Entertain your guests with a bird that slowly unfurls its wings and flies towards the waxing moon.
Centuries of craftsmanship has amounted to this moment.
These sakura-filled dewdrops are every bit as delicious as they are beautiful.
It might sound like an unusual pairing, but according to Japanese sweet connoisseurs, this is actually a delicious combination!
This limited-edition flavour tastes just like the matcha you would get at a formal Japanese tea ceremony!
There’s no sweeter way to celebrate the New Year!
Warm, cute and delicious – this is the type of Pokémon everyone in Japan wants to catch right now.
These handsome handlers are here to pop your chestnuts.
A little something to let dad know you understand what he goes through on his daily commute to work everyday.
After hearing that traditional Japanese sweets now come in the shape of lovable robot cat Doraemon, our food-loving writer Meg just had to give them a try!
These are just two of the reasons to love this awesome collaboration from Japan.
Popular bakery Cozy Corner has created its own version of osechi, or traditional Japanese New Year’s food. What better way to start 2016 than with a box full of cute little cakes?
Pocky packets receive a revamp with some…unusual…word amalgamations.
Believe it or not, train stations are one of the best places to buy gifts in Japan. Train station omiyage (gifts brought back from your travels) are usually edible, representative of the local culture, and are well-received by everyone from colleagues at work to friends or neighbors.
Whereas in the west we tend to keep a person’s personality and their likes in mind when buying a gift, thankfully in Japan, it’s much easier—just buy what’s most popular! In convenient Japan, you’ll find most of the decisions already made for you, so all you have to do is decide how many pre-giftwrapped boxes you want of each item, and you’ll soon be on your way. You can even wait until you’re on the train to buy them from the vendor pushing their cart up and down the aisles on the Shinkansen.
While initially the array of train station omiyage may seem baffling (hundreds of choices!), in this article we whittle it down to the most popular picks; the things that anyone would love to receive. We’ll start in Hokkaido up in the north and move down the archipelago station by station, highlighting the most popular gifts sold at each bullet train station. At the end, we also offer some suggestions on what to purchase if you’re looking for souvenirs from Japan to take abroad.
With Japan’s growing love of Halloween, and it’s long-held affection for seasonal sweets, the country now gets a bumper crop of special desserts for the year’s spookiest holiday. So far, most of these have been Japanese brands of Western-style candies and cookies with a Halloween-themed package, or maybe with a limited-time pumpkin flavor, but one traditional Kawasaki-based confectionary chain is looking to change that with a lineup of edible eyeballs, zombie fingers, and other Japanese sweets that look bone-chilling and sound mouth-watering.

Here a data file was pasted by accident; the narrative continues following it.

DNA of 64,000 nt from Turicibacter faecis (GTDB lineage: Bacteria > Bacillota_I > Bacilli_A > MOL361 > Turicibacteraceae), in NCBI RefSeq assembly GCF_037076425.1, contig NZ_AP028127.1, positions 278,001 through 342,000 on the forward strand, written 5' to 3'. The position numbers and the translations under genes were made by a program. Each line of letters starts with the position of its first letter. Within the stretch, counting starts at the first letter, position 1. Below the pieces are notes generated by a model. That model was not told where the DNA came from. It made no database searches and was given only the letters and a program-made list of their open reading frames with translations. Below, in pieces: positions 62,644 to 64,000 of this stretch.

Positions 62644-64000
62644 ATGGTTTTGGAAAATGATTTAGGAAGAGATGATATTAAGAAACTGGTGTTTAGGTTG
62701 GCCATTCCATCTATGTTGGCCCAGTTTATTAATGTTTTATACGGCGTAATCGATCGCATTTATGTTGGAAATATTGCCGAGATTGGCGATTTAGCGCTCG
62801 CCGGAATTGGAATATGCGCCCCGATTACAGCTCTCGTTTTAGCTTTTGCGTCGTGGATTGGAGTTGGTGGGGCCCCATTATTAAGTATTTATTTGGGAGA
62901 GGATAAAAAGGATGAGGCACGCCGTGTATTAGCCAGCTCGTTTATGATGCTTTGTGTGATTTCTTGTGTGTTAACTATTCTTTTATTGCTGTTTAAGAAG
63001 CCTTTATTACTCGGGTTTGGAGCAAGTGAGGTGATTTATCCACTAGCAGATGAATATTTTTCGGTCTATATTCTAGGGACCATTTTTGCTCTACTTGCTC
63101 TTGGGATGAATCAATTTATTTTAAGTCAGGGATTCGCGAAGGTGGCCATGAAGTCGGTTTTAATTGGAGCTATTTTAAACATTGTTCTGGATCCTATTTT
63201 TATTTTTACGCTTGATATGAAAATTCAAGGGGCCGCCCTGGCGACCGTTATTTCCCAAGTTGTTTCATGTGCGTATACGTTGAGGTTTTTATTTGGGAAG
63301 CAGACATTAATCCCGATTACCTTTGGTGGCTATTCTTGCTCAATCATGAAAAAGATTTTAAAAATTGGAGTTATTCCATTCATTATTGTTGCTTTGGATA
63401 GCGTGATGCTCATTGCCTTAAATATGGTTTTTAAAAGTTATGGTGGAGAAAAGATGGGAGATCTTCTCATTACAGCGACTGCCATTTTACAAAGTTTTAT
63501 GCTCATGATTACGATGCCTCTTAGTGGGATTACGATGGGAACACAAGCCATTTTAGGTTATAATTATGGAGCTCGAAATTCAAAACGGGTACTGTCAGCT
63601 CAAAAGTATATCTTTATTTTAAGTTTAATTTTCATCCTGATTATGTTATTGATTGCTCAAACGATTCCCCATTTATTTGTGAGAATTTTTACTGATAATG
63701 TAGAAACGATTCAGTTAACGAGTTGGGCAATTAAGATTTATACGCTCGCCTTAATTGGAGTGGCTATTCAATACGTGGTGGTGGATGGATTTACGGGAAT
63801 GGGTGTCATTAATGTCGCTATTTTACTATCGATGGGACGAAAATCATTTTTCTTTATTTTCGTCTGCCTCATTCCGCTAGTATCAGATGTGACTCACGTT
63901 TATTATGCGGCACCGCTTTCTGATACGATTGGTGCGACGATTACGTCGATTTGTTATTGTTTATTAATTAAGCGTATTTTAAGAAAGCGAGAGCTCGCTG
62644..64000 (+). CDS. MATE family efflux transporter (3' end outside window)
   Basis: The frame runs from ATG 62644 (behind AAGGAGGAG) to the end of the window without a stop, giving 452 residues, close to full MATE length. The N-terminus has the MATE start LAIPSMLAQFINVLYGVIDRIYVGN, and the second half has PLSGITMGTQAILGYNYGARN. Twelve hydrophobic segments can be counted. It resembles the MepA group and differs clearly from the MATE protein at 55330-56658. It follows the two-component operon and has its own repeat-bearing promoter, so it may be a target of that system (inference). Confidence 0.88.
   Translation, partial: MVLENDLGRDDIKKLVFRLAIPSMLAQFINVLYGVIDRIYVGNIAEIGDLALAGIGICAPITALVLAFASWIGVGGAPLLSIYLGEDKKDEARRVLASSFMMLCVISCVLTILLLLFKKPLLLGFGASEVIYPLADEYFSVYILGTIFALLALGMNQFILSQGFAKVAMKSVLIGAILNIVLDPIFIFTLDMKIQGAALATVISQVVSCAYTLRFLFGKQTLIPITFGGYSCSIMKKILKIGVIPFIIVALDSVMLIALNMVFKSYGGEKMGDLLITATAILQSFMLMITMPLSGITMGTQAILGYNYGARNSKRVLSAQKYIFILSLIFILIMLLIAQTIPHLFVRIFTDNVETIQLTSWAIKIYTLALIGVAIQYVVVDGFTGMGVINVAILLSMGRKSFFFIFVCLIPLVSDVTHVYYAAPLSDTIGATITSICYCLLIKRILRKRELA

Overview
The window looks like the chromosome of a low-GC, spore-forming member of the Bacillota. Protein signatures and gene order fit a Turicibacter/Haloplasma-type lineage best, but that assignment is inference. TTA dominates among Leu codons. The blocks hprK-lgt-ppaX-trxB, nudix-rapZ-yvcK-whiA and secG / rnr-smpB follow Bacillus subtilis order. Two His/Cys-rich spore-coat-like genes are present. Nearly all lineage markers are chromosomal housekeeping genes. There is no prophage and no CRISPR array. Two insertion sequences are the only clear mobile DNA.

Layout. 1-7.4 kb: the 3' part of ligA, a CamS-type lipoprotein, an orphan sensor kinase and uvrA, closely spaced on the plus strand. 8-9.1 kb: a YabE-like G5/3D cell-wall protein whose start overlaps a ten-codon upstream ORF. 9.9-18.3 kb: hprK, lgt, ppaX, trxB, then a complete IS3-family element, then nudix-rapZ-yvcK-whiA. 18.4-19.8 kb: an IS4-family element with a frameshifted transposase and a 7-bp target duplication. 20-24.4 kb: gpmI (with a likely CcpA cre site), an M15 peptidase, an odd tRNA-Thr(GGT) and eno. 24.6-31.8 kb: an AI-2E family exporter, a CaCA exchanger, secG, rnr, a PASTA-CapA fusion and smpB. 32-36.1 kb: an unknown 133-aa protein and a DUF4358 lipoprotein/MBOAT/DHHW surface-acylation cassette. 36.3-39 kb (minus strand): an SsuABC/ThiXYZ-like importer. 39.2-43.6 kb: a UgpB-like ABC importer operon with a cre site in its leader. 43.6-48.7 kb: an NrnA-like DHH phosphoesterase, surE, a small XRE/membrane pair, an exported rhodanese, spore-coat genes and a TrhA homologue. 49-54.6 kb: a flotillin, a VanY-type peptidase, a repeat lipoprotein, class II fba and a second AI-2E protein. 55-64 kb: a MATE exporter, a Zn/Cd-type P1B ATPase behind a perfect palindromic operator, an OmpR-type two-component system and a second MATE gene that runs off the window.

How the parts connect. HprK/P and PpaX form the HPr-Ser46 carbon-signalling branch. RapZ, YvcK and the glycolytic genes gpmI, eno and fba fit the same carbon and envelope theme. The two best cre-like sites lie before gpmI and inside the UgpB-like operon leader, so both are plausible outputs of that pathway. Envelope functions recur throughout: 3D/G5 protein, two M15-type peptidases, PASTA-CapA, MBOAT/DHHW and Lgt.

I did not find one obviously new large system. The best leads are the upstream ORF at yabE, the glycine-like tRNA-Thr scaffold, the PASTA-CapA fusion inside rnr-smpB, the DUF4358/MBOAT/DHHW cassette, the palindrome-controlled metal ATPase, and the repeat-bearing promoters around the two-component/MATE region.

How well do you know your wagashi (Japanese sweets)? If you’re struggling to put a name to any of the traditional delectables pictured above, there’s a store in Kyoto that can help.
By creating decorative embroidered versions of some of Japan’s most popular confections, Kyoto-based Kyototo is giving us an education in the names and background of the hand-crafted treats that are often seasonal but always delicious. Come with us as we take a look at twelve of the most beautiful wagashi you can find in Japan.
Okay, Japan, I’m trusting you on this one. There have been a lot of times in the past when I was skeptical about your foods, and repeatedly you’ve proven me wrong.
You hit a home run with the raw fish thing. Pasta with spicy cod roe and seaweed? Now one of my go-to choices for a quick, hot meal. Grilled chicken cartilage? Stuff is delicious.
And now you want me to try desserts made with tuna? Sure, let’s do this.
When the perfect summer treats come to mind, most people probably think of frozen treats like ice cream or popsicles. These icy sweets are perfect for a hot sweltering day, but if you’re looking for something a bit different, perhaps something a little less melty that you can take with you without having to eat right away, why not try your hand at making these cool-looking Japanese amber sweets? They’re super simple to make, and only require a few ingredients.
Earlier this week, we took a look at some very gourmet blue chocolate ice cream. But what if you like your snacks sweet, blue, and Japanese in origin? Then you, adventurous/hard-to-please eater, need to get your hands on one of these aqua-colored sweet bean dorayaki cakes, with a flavor as unique as their vibrant hue.
If you’re someone who enjoys making treats like cakes and pastries, then perhaps you have first hand knowledge of how baking can sometimes be a tricky affair. Well, in Japan, we have a whole category of wagashi, or traditional Japanese sweets, that aren’t baked at all, called namagashi (literally, “raw confectionaries”). Namagashi are typically made from various colorful bean pastes and often crafted into delicate seasonal-themed shapes.
Earlier this month, we participated in a seminar to experience what namagashi-making is like. Join us as we see how a master chef creates beautiful flowers from bean paste, and then try our not-so-expert hand at creating our own confections!